Skelly initially went to the hospital weekly for chemo treatments but is now entering the hospital every 14 days for a three-to-five day stay to receive a 24-hour drip of methotrexate. 

“I’ll start at 2 (p.m.) and it’ll end at 2 (p.m.) the next day, but they’ll have fluids to try and get all the methotrexate out because it messes up your stomach if it stays in there too long and can give you mouth sores and all these different side effects,” Skelly said. “I have about two more phases until I’m in maintenance mode. In maintenance, I’m able to go back and play baseball (in spring 2021) and be back in school. I should be cancer-free in about two years or so.” 

Skelly is projected to play right tackle at Ohio University. He’s stayed in touch regularly with Bobcats offensive line coach Allen Rudolph since being diagnosed. 

This fall in Skelly’s absence, junior Daniel Tooson has stepped in at right tackle after he was expected to be at tight end, with senior James Crenshaw at left tackle, senior Tony Thivener at left guard, senior Sam Ray at center and junior Andrew McFeeters at right guard.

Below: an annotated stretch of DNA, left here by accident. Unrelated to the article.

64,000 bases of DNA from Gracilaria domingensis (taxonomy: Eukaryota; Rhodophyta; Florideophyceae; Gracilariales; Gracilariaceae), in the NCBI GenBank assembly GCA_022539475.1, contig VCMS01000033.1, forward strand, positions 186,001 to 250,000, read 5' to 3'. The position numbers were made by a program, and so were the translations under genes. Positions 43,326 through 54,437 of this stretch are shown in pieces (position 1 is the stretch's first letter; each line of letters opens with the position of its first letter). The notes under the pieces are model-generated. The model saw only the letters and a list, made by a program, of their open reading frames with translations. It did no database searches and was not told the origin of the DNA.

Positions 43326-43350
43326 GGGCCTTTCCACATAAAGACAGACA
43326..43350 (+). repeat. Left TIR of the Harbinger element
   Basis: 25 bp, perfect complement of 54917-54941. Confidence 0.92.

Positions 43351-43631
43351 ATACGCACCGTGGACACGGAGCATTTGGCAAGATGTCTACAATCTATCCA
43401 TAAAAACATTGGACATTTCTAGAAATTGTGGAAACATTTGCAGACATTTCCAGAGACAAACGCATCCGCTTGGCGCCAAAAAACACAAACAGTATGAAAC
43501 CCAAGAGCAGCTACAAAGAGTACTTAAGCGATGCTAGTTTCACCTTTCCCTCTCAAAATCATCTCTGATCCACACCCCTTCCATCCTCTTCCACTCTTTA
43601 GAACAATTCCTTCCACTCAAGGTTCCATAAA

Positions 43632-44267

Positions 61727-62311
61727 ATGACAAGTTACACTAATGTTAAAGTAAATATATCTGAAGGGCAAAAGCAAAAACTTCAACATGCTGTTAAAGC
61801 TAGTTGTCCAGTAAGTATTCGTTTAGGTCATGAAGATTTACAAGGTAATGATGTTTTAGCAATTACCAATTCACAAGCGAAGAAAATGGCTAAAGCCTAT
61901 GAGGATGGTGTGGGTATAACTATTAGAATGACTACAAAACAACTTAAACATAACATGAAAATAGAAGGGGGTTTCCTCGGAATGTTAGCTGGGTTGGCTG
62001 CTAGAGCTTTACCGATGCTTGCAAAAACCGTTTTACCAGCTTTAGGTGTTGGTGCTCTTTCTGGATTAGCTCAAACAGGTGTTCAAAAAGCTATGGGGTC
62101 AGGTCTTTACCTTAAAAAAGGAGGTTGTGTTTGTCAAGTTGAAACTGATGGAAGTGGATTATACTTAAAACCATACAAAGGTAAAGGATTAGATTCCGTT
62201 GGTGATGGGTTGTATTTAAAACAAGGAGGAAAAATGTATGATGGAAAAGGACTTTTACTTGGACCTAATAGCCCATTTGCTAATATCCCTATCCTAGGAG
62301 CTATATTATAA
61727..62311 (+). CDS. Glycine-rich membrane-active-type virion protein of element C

“Honestly it’s been really difficult for me,” coach Brad Burchfield said. “I love Jake. Great kid. Incredible family. To see him not play his senior year of football has been hard on me. I’ve looked forward to his senior year and had a great image of what he would do and the experience he would have. I’ve seen him grow so much. I’ll never forget when he told me. I’m proud and inspired by him, but it’s been very difficult to think of him not playing his senior year with this class.” 

Skelly’s sister, Sami Skelly, is a 2016 graduate who played lacrosse for the Hawks and went on to play for Wittenberg. Another sister, Jessica Skelly, is a 2013 graduate who played soccer for Hartley and went on to compete for Denison. 

Their mother, Shelly Skelly, also is a Hartley graduate while their father, Daniel Skelly, is originally from the Cleveland area and played prep football. 

Jake, who is considering studying occupational therapy or physical therapy when he gets to college, has received emotional support from his teammates. 

“They all reach out to me all the time, asking me how it’s going,” Skelly said. “On Thursdays they do a senior walkthrough after every practice and Tony Thivener FaceTimes me during their walks, so he has me walk with them. It hits real close to home and I’m thankful for all the support. It keeps me going. 

“Everything happens for a reason. I’ve always told myself the whole time that God gives the hardest challenges to the strongest people and I’ve just kind of looked down the path and said, ‘There’s light at the end of the tunnel. Let’s just keep going.’ ” 

julrey@thisweeknews.com 

@UlreyThisWeek